Behold! The rap battle that discerning readers of webular comics have clamored for since 2009!
(Yes, Tavros is paraphrasing Jay-Z’s “Takeover”, which I guess is a little out of date now that MSPA’s been on hiatus for months and Achewood’s publishing weekly again. Actually, now that I think about it, Achewood is more like the Jay-Z of webcomics - opulent, literate, universally respected, critically acclaimed - while Homestuck is the Kanye West - innovative, incoherent, rambling, fitfully brilliant, mocked and praised in equal measure.)
achewood, masculinity, and the fear of ruined fun - part 1 of whatever
i’ve compared achewood to classical literature before. understand, this is not an inherently positive comparison. to me, when i look at achewood, i see a lot of the same patterns of so much of what are held up often as the “greats” of centuries old lit, in that, for as much as achewood might dive into matters of the soul, wanting for purpose, need, drive, wondering who we are, what we’re doing here, and the internal and external struggles of it all, when it comes to the matter of women, achewood looks to them, then looks back to you, and with a shrug, goes “fucked if i know, man”.
that is being generous, of course. also like a lot of classical lit, achewood can also veer off into “what’s the deal with women and ruining all fun and good” while also just as soon jumping into “women are the world’s greatest thing and i ache for them above all else”, while still yet retaining that main core throughout all of this of “fucked if i know, man”. on top of all this, achewood doesn’t seem to have any great yearning to figure this supposed mystery out, because the comic, in so many ways, and somany times,prioritizes and values masculinity - and with it, “having a good time” - above pretty much everything else.
there’s a lot of ground to cover here, even getting into achewood’s odd relationship with homosexuality, so i’m going to try and focus on them one by one. what i want to talk about first off is about what masculinity is in achewood, how it’s positioned, and how achewood values “being a ‘real’ guy” and “having fun” in an interconnected fashion that leads to some strange places.
The simplest answer is Achewood is a webcomic by Chris Onstad. Ostensibly it is a strip about various stuffed animals and housepets getting up to shenanigans, but at its best, like Pogo or Maus, it uses the animal characters as a lens through which to view the human condition. It is also incredibly funny, and, as a whole, probably the best written comic of the 21st century.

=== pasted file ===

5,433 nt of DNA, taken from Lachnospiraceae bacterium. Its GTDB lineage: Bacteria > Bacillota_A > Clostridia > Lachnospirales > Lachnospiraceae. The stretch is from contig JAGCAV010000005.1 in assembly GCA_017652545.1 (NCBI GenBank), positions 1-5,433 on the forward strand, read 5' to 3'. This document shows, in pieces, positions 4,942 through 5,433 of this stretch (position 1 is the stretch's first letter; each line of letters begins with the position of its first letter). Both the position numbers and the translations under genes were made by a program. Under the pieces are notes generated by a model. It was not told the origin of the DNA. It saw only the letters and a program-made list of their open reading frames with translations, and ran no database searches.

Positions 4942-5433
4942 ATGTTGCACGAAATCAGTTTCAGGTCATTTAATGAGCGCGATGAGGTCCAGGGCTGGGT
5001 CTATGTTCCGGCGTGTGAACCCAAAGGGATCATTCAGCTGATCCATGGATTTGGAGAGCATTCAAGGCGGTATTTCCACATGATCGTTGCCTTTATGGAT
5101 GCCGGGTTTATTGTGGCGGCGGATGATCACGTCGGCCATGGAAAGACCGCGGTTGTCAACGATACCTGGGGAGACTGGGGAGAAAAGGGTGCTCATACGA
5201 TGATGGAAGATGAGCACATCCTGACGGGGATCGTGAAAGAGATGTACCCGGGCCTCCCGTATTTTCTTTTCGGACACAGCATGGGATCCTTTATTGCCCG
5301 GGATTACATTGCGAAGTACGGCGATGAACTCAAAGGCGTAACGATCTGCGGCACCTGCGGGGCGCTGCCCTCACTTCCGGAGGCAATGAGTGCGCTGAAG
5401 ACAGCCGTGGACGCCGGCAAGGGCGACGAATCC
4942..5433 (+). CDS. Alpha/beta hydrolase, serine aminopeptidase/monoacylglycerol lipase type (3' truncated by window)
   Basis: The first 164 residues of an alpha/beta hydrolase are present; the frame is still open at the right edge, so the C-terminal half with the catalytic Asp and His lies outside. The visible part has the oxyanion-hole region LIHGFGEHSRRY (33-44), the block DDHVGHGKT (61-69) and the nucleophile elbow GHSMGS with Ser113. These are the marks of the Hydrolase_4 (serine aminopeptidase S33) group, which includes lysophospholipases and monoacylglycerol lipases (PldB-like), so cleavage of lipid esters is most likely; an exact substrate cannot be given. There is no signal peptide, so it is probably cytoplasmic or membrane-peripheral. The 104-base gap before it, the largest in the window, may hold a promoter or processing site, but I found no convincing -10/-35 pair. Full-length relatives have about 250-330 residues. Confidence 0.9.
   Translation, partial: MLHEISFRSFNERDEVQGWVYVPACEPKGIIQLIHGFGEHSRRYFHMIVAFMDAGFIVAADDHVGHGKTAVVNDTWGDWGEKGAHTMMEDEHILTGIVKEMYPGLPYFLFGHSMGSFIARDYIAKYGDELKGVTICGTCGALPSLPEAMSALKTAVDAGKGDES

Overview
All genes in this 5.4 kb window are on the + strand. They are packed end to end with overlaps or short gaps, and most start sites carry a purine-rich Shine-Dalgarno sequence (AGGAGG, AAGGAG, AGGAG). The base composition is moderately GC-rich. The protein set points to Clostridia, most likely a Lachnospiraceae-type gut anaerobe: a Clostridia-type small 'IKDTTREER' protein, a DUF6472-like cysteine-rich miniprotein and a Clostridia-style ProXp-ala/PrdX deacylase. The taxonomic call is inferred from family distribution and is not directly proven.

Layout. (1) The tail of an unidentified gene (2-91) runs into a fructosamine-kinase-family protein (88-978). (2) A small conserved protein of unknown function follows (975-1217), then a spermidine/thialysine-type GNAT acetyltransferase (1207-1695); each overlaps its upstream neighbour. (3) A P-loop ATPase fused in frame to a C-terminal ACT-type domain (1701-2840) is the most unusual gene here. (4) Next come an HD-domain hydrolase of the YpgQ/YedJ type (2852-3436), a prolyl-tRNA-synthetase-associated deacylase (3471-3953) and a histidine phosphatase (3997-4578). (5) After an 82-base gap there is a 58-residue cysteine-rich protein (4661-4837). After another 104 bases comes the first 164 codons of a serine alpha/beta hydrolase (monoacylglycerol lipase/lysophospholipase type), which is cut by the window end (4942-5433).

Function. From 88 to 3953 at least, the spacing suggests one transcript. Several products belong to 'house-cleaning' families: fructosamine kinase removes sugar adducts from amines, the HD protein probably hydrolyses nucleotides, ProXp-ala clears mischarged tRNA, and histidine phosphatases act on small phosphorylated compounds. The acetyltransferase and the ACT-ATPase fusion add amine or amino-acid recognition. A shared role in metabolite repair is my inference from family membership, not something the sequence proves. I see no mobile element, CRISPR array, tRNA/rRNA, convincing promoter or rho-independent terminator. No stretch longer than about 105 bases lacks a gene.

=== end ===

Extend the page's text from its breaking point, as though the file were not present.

Although at the beginning of the strip, the main characters are various stuffed animals who live in the Onstad household–Teodor, a nerdy, neurotic teddy bear and author self-insert; Mr Bear, a classy older gentleman; Philippe, an otter, who is five; and Lyle, a hard-living tiger with the whiskey shits–the narrative is quickly taken over by two cats from the neighborhood: Ray Smuckles, a billionaire media mogul in a Speedo, and Roast Beef, his best friend, who comes from circumstances and has got depression. Other characters include Ray’s Little Nephew, Liebot, a robot who lies, Nice Pete, a serial killer, and Todd, a squirrel who lives in a squirrel-sized van.
Two things of note for people who are looking into reading the strip:
1) The comedy is very rarely punchline-based. It is very much about character interaction and the rhythm of the dialogue. Allow yourself time to get used to the tenor of the strip before deciding you don’t get it and giving up. But if you get it right away, awesome.
2) Don’t start at the beginning of the archives. The earliest strips are super experimental and don’t accurately reflect what the characters would grow into. There are some gems in there, however, so maybe go back and check them out after reading the rest of the archives (which you will probably want to do).
Here are some better places to start:
The Party is generally agreed upon as the first storyline where all the character’s voices have gelled.
Or you could jump into the greatest Achewood storyline of all, the Great Outdoor Fight, which, strangely, starts with a joke about Truck Nutz.